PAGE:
Creativity became a category that helps employers and superiors evaluate employees in virtually any profession and at all levels. It has entered the homely-sounding liberal gobbledegook beside such notions as “innovativeness”, “flexibility” or “human capital”. But the problem with creativity is far more serious. The category, originally stemming from the field of art, entered the domain of labour in order to become a social necessity. He who is not creative, is not interesting, curious, worth knowing, worth appreciating. Creativity understood in such a manner intensifies the process of aesthetisation of daily life and the idea of “lifestyle” as a work of art.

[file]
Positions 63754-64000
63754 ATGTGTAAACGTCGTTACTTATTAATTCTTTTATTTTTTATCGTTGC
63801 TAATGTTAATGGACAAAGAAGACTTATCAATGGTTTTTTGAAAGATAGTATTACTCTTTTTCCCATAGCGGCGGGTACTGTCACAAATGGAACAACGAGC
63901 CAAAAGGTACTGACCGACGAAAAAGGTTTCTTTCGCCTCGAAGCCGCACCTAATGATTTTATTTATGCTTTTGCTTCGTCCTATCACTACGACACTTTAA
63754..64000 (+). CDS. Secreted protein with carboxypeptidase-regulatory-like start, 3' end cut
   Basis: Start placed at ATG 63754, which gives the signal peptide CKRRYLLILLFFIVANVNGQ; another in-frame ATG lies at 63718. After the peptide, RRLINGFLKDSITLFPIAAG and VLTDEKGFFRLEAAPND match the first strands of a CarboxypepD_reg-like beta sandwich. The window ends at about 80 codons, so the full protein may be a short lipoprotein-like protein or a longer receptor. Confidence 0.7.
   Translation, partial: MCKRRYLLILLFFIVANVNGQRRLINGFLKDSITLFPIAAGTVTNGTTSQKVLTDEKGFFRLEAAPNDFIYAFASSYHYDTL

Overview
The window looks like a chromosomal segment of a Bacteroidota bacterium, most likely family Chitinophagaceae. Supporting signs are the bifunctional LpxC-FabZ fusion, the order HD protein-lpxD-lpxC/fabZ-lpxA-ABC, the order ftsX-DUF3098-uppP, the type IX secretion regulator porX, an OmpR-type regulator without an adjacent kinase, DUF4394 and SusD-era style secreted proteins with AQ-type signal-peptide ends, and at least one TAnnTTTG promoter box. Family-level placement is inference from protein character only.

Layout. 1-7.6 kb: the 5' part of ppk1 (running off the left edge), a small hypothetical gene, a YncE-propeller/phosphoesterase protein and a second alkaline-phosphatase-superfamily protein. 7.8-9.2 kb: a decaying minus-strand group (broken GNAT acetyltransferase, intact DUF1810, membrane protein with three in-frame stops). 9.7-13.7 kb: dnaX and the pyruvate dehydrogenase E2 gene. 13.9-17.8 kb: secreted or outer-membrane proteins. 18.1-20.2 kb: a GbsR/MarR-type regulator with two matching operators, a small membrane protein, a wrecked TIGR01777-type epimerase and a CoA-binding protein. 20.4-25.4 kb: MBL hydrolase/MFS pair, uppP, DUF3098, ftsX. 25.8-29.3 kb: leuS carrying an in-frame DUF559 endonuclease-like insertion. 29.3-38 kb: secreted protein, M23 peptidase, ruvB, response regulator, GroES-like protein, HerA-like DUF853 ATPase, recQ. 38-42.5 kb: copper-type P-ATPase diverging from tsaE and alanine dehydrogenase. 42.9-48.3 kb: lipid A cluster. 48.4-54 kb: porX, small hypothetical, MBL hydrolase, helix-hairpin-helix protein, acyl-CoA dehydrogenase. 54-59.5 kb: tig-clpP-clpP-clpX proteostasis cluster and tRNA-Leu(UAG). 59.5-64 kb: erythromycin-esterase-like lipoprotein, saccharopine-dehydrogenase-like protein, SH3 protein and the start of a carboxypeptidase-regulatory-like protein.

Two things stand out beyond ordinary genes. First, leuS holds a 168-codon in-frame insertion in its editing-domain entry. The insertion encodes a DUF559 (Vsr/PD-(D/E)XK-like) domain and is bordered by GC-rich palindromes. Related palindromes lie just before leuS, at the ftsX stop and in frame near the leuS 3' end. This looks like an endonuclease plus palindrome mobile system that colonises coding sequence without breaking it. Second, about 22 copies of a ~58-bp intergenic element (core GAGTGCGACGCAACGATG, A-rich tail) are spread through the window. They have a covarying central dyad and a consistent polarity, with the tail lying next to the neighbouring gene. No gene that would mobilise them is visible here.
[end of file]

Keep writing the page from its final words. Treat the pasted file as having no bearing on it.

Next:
At the meeting, we will reflect upon the origins of the postulate of “creativity”, the discourses that lie at its foundations, the social compulsion of creativity - who can face it and how is the possibility of “being creative” conditioned? We will also investigate the fate of those unable to enter “creative” circles.
Małgorzata Jacyno, 'Kultura indywidualizmu', PWN, Warszawa: 2007, chapter: "W poszukiwaniu własnego smaku. Kulturalizacja różnic społecznych" p.19-102
Luc Boltanski, Eve Chiapello, 'The New Spirit of Capitalism'